Create a Static Front Page With Widgets, Too

Create a Static Front Page With Widgets, Too

Use a static front page with widgets, too.
One area of WordPress which seems to consistently take more explaining to clients than others is the website’s front page setup.

When you first install WordPress, your site is set up to show your most recent posts as your site’s home (or front) page. This is great if you’re a blogger and want that, but slightly less so if you are putting together a more standard site and want something other than a news feed opening up your site.

One approach StudioPress/Genesis (affiliate link) have taken is to create a widgetized home page. If content exists in any widgets designated as home/front page widgets, then those show on your front page, rather than your most recent posts. This option can give you a lot of flexibility, as you can put anything you like in your widgets.

Another option is to go to Settings > Reading and change “Front page displays” to be a static page, and use a separate page as your blog page (no blog template required; WordPress sets this page up to display your blog posts).

So you have (at least) three options for outputting your front page, and none of them are wrong, which is great. However, on a couple of pending projects, I’ve realized a need for another option, which probably makes a bit more sense to the average user. I think.

You see, when I set up a site to use page A as a static front page and page B as a blog, it makes sense to me. I can populate the front page with whatever content I need from an SEO perspective, and then, if I want to have a fancy schmancy home page layout, I can build it out completely with widgets. Which, again, makes sense to me, because at this point, that’s how I’ve been taught.

However, I’m working on a site where I’m doing the programming and someone else is entering the content. She worked on the site and then sent me an email saying, “I updated the copy on the front page the other day and for some reason I am not seeing the updated version. It is in WordPress…” Although I had shown her the widgets and explained how they worked to build out the front page, she saw the static page and assumed that this was where she should add the site’s front page content. I explained the mistake and showed her the widget areas and we moved on.

Except.

I think she was not wrong. Why should I create a static page, mark it as the front page, and then tell her that it won’t actually display on the site, since she’s using all these fancy widgets? That she can put content in the front page, but it needs to be copied to the widgets in order to show?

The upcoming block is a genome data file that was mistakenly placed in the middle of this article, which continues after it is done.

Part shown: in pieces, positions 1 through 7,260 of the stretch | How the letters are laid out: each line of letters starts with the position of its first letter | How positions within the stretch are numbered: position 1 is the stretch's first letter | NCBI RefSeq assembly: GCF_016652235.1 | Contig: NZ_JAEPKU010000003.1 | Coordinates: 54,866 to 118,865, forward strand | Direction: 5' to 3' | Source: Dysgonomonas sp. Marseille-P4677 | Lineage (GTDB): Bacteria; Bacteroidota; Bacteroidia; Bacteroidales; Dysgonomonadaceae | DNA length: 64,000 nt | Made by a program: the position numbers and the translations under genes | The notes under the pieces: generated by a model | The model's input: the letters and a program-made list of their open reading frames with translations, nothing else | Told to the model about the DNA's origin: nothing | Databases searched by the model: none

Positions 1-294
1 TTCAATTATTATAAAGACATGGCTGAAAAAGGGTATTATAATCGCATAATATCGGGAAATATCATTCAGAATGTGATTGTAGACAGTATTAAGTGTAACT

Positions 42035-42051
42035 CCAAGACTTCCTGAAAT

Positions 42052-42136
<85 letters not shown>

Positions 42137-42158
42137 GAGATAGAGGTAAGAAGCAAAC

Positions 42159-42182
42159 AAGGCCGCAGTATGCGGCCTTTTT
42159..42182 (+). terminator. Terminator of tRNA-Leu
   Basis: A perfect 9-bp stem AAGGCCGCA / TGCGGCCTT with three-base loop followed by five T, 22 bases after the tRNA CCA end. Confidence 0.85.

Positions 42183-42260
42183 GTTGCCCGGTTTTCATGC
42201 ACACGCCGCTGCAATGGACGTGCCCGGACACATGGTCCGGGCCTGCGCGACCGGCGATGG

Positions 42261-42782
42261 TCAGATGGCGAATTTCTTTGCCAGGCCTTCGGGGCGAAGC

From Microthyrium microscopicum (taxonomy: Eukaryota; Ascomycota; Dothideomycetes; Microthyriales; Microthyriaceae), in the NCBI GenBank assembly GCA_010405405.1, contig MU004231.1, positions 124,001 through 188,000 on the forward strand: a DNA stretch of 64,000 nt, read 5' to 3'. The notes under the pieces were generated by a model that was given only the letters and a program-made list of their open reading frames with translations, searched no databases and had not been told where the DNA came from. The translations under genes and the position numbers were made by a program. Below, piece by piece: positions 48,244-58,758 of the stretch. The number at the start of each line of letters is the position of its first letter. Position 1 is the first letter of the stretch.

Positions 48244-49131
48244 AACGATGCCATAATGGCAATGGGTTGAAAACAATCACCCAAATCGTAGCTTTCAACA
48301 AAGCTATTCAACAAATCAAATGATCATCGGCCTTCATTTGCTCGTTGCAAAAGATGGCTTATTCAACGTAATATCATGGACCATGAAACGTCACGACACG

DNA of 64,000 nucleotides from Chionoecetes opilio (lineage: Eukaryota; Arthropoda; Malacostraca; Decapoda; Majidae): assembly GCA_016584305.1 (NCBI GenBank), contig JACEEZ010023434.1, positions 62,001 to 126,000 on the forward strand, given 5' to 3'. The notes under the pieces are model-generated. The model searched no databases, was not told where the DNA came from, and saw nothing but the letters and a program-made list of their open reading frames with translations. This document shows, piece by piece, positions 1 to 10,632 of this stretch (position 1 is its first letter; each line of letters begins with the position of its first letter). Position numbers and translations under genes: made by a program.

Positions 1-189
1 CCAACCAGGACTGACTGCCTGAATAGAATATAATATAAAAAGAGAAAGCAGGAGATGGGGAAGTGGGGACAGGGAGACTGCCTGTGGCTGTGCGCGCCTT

Seems a little redundant to me, too.

Now, this isn’t an ideal solution for everyone, and maybe not even most people, but what I did for this situation was this: I created a front-page template that shows both the page content, if it is a static page, and any front page widget areas which are so designated. If the WordPress site is set up to display the latest posts on the front page, they will show, unless the front page widget areas are populated. If those widgets have any content, then they will override the latest posts.

This creates three possible front page scenarios on one site:

  1. a “standard” WordPress front page showing the most recent posts, no widget areas
  2. a static front page with no special widget areas
  3. a static front page with additional widget areas (the solution needed for my client)

It’s fairly easy to set up, so let’s walk through it.

Register the Front Page Widget Areas

To have widget areas available for your use, you need to create them. Add this code to your functions.php file. You can create more or fewer widget areas as your heart desires.

<?php
// Do not include the opening php tag! Add this code to your functions.php file.
/** Register widget areas */
genesis_register_sidebar( array(
'id' => 'home-top',
'name' => __( 'Home Top', 'robin-works' ),
'description' => __( 'This is the home top section.', 'robin-works' ),
) );
genesis_register_sidebar( array(
'id' => 'home-left',
'name' => __( 'Home Left', 'robin-works' ),
'description' => __( 'This is the home left section.', 'robin-works' ),
) );
genesis_register_sidebar( array(
'id' => 'home-right',
'name' => __( 'Home Right', 'robin-works' ),
'description' => __( 'This is the home right section.', 'robin-works' ),
) );
view raw functions.php hosted with ❤ by GitHub

Create the Front Page Template

This is where the work is really being done. I’ve commented throughout the code, but the high points are: